|Presenter: General Paul Kern, Appointing Authority for The Investigation; Lieutenant General Anthony Jones, Lead Investigator; Major General George Fay, Investigating Officer||Wednesday, August 25, 2004 1:49 p.m. EDT|
Special Defense Department Briefing on Results of Investigation of Military Intelligence Activities at Abu Ghraib Prison Facility
GEN. KERN: Good afternoon.
We have just completed a look at the events surrounding Abu Ghraib, a look that revealed disturbing facts.
I've spent 41 years wearing a uniform -- four of them cadet gray, 37-plus years Army green. I was taught during that entire time, and led by example, to live by standards -- duty, honor, country, the code of conduct, Army values, a soldier's creed.
Over the years I've been led and inspired by young soldiers -- Specialist Patrick Miller, whom we named a conference room over at my headquarters for his courageous actions, where he was eventually captured at An Nasiriyah -- awarded the Silver Star for his actions.
I have a speech in my office from General Douglas MacArthur to the corps of cadets -- duty, honor, country, values.
These people, from the young soldiers to the senior generals, have led by example of values in what really counts.
But today we are here to discuss the failure of a small number of soldiers who served at Abu Ghraib prison. We conducted an investigation that focused on the 205th Military Intelligence Brigade and its chain of command. However, we went where the facts led us. Our final report is complete and has been turned in.
In the course of this investigation, we discovered serious misconduct and a loss of moral values. We set out on our course to find the truth, not to whitewash, and also not to convict those people who are not incriminated.
We found that the pictures you have seen, as revolting as they are, were not the result of any doctrine, training or policy failures, but violations of the law and misconduct.
We've learned there were leaders at Abu Ghraib who knew about this conduct, knew better, and did nothing. Some soldiers behaved improperly because they were confused by their experiences and direction.
And we found that we violated our own regulations by allowing ghost detainees in our detention facilities.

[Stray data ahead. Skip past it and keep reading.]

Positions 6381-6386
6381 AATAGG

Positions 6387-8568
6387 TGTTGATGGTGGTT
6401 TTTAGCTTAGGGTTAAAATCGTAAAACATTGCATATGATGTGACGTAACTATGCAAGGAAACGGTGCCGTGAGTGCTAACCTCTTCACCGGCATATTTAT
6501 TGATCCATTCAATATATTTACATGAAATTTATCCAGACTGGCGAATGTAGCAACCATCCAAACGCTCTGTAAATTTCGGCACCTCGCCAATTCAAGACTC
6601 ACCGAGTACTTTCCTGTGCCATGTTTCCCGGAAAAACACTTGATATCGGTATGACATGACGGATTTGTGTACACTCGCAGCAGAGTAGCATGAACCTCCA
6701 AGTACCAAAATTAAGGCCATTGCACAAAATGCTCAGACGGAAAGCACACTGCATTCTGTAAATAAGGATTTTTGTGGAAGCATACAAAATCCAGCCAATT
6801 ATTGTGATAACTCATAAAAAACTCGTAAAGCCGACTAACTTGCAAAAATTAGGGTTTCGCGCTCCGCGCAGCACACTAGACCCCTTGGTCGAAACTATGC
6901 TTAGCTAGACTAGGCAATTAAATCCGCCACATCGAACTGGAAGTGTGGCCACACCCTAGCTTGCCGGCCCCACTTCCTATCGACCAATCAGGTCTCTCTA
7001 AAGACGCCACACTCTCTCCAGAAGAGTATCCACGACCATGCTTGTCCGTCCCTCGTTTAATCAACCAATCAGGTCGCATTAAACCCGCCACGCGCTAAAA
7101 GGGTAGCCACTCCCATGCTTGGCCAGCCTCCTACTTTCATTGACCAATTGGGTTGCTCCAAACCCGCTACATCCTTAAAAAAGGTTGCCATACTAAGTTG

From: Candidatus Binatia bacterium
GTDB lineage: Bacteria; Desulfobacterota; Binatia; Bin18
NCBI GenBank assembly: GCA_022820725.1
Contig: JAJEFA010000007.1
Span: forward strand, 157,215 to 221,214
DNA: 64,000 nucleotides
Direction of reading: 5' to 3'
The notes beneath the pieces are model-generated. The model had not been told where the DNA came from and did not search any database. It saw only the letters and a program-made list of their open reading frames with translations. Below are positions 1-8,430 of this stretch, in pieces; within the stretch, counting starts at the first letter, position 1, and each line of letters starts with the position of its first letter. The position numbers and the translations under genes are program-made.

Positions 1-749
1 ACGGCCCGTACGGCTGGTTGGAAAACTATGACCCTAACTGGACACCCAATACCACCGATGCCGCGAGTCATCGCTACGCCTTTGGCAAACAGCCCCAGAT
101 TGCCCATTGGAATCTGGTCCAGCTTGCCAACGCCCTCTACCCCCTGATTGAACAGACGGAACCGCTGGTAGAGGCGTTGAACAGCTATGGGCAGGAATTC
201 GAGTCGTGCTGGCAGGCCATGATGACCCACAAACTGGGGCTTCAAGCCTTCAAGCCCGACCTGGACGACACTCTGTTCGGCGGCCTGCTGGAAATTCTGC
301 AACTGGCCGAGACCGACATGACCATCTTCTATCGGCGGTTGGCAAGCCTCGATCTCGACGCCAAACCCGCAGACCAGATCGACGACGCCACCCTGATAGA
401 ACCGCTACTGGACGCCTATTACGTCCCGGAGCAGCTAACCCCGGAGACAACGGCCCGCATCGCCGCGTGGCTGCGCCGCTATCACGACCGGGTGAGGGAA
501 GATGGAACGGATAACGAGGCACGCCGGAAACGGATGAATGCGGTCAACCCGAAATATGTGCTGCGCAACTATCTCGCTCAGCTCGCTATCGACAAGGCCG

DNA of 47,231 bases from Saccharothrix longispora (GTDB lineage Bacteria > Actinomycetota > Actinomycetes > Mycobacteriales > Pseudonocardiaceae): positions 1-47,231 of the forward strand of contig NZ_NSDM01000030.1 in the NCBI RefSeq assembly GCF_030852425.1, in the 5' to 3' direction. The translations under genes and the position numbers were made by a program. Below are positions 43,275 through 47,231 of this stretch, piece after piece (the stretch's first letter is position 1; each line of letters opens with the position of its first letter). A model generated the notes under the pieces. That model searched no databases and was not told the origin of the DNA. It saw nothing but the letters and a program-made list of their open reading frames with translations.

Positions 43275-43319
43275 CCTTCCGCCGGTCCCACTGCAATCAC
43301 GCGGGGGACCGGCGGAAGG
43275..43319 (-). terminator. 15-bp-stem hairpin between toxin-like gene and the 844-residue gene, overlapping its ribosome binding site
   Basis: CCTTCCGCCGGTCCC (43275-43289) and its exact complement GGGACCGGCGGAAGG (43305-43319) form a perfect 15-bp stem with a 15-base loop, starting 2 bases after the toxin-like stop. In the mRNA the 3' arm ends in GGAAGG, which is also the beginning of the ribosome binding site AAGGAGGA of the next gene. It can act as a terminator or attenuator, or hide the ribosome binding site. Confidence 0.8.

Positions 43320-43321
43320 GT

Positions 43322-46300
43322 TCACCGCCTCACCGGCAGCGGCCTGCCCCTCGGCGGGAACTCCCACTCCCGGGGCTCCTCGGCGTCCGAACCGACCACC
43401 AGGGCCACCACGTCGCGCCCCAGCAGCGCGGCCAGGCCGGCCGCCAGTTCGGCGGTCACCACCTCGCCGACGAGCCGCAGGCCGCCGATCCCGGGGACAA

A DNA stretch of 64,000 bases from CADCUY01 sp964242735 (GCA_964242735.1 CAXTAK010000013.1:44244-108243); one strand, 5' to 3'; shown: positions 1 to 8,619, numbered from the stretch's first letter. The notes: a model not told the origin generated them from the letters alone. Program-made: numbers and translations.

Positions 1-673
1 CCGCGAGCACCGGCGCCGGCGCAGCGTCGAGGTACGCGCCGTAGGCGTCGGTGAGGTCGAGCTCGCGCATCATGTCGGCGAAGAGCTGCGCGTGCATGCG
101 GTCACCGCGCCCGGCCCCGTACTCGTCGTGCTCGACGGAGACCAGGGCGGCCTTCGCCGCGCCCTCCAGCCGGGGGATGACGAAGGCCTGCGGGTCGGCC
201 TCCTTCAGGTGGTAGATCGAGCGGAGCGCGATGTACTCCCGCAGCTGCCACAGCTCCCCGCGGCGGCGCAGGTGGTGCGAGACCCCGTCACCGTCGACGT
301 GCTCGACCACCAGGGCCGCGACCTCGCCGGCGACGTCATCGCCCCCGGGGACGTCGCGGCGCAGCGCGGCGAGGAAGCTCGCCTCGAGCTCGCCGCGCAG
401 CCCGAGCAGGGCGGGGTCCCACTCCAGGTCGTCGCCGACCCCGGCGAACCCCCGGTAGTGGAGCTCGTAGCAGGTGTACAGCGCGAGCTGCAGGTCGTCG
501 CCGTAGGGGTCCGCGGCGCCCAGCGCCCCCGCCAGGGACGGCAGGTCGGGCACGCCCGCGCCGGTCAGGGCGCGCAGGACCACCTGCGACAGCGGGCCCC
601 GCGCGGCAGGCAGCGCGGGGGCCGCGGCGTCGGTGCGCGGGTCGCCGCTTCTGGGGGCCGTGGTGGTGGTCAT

But I have to remind you all of this was happening while thousands of soldiers, sailors, airmen, Marines, civilians, contractors fought bravely to restore freedom in Iraq and Afghanistan. We're very proud of their service, their commitment, their courage and their values. Their families can and should stand tall and be proud about what they do. But we're going to report to you about those who failed.
We conducted an investigation called a Procedure 15, which is for intelligence purposes, under an Army regulation which is called a 15- 6. That means that we found -- that all of our findings had to be substantiated with statements that could be legally supported, and so that when we turned in our report, they could be used for the purposes for which they were referred without additional review for legal substantiation.
We used the reports of Major General Taguba, Major General Ryder, the Department of the Army IG, to supplement our investigation. Over 9,000 documents were collected, catalogued and archived into a database. We conducted interviews with more than 170 people, with an investigative team that consisted of more than 28 personnel, from analysts, subject matter experts and legal advisors. After those reviews, we again reviewed the findings by an additional team of 12 people, again for legal sufficiency.
The investigative teams traveled to Iraq eight times, to including the three of us, who just completed a trip to Iraq and to Abu Ghraib, a trip in which we turned over our report to General Abizaid, the commander of all our forces in Southwest Asia, and General Casey, the commander of the forces in Iraq.
The report itself and our team, Lieutenant General Jones and General Fay, who were the principal investigators and conducted the investigations and compiled it, we believe is objective and straightforward